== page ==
Thursday, May 28, 2009

Spread the word!

English is apparently nearing its millionth word,
not, of course, without controversy. A new word, we are told, is birthed every 98 minutes amongst a community of 1.5 billion speakers. To make the list of Paul Payack, president of the Global Language Monitor, a word must have 25,000 citations across a wide range of sources and geographical locations. There are only 176 words to go until the million word mark has been reached.

This is a shameless plea to help me join the millionth word sweepstakes. My word, in which I take a certain pride, is "sado-politics," used to describe the right-wing political penchant for inflicting pain and generating vicarious enjoyment of that pain as a political ploy. From Vic Toews' proposal to jail ten-year-olds, to former Ontario Premier Mike Harris' slashing of welfare benefits and setting up snitch lines to harass the poor, to the eliminationist rhetoric with which we are all by now drearily familiar, "sado-politics" has become the hallmark of a certain type of conservative.

Not, of course, that this doesn't have historical antecedents. From gladiatorial combat in panis et circenses
Rome to gruesome executions at the stake and on the wheel, rope and rack for the delectation of the masses, there has always been a predilection on the part of the powerful to play to the baser instincts of the people.

we know, thanks to B.F. Skinner, that positive reinforcement is the most effective means of altering behaviour. Yet the powers that be have always preferred the inefficient and yet crowd-pleasing alternative--punishment. If those fearful and bloody mediaeval spectacles (which actually went on much later) were truly meant only to instruct the people in proper behaviour, one wonders why the better choice was virtually never made. Returning to the gladiators, however, it is clear that there is something distressingly attractive to many in observing the suffering of others, or even being a party to it.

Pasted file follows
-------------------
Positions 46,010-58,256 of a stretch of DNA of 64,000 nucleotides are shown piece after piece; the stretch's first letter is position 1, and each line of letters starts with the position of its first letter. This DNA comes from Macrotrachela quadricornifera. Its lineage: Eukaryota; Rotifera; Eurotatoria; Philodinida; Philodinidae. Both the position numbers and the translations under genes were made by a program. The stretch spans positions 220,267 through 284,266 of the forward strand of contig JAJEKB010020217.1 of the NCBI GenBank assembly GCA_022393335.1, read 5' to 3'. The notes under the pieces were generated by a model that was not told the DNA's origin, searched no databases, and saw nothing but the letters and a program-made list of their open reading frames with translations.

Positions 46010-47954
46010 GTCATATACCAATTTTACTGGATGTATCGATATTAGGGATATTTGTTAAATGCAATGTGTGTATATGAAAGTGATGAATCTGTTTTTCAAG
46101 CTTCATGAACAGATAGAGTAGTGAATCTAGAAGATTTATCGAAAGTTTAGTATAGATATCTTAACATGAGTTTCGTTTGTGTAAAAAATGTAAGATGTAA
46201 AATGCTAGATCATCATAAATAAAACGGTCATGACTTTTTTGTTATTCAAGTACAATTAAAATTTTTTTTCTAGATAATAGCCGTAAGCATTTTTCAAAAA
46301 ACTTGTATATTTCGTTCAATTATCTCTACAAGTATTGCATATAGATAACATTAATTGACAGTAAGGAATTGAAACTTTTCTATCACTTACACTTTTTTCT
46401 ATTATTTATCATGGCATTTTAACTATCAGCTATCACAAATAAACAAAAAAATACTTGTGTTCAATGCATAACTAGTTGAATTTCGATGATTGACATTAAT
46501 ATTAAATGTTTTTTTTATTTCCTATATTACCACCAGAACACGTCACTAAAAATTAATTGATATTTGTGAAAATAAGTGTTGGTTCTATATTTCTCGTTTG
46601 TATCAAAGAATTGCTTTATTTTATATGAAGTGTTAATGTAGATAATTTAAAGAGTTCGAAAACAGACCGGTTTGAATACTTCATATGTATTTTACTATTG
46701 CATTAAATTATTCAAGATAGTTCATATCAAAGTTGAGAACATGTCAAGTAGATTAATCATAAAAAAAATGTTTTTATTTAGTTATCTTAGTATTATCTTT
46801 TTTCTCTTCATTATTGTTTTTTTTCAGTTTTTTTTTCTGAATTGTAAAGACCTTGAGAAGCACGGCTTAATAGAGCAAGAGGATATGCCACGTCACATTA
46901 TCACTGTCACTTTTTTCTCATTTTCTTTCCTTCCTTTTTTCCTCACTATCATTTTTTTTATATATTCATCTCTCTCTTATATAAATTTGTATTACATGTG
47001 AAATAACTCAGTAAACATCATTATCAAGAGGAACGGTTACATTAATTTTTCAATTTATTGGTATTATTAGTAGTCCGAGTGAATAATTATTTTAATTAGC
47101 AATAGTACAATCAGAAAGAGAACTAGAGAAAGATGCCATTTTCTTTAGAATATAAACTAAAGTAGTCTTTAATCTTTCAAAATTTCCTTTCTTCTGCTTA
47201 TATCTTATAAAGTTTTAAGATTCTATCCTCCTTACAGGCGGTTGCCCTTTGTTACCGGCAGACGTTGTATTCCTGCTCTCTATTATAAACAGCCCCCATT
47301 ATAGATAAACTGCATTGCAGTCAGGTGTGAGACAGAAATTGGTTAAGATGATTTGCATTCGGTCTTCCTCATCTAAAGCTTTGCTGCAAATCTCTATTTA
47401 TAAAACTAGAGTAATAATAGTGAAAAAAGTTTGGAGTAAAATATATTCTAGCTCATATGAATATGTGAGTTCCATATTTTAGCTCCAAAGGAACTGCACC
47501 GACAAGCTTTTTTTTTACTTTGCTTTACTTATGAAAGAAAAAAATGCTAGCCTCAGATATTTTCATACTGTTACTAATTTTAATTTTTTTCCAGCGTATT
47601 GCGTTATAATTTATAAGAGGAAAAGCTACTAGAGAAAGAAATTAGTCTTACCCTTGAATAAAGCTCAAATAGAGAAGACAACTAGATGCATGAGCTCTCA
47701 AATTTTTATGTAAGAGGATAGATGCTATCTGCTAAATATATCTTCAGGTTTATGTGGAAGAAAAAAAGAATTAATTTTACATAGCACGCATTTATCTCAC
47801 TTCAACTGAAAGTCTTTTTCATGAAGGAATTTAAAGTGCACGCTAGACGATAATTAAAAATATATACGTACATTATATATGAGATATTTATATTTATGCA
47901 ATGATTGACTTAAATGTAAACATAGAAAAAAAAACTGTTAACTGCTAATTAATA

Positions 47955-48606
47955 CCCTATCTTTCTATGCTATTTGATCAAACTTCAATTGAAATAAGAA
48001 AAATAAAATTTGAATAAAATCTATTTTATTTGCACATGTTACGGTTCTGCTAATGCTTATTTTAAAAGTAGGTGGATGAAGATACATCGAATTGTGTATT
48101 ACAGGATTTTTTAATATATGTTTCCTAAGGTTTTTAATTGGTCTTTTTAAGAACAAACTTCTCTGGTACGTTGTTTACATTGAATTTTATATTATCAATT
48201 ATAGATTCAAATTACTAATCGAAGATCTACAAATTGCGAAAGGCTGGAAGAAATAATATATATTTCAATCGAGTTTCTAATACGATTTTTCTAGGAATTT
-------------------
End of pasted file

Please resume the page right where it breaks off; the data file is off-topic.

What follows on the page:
And the infliction of suffering, it seems, is as politically saleable today as it ever was. From capital punishment restorationism to war talk, from excusing torture to self-righteously killing off a pauper, to urging addicts to off themselves, to the lipsmacking enjoyment of the death of a political opponent, it is abundantly evident that unvarnished sadism has infected the politics of the Right to the point that decent conservatives (for example, frequent commenter "Peter") are left shaken and appalled.

We need a word to describe this kind of politics, and, with all due humility, I believe that I have contributed one. Come on, bloggers and tweeters--let's get cracking.

UPDATE: Give scurmunging a shot.

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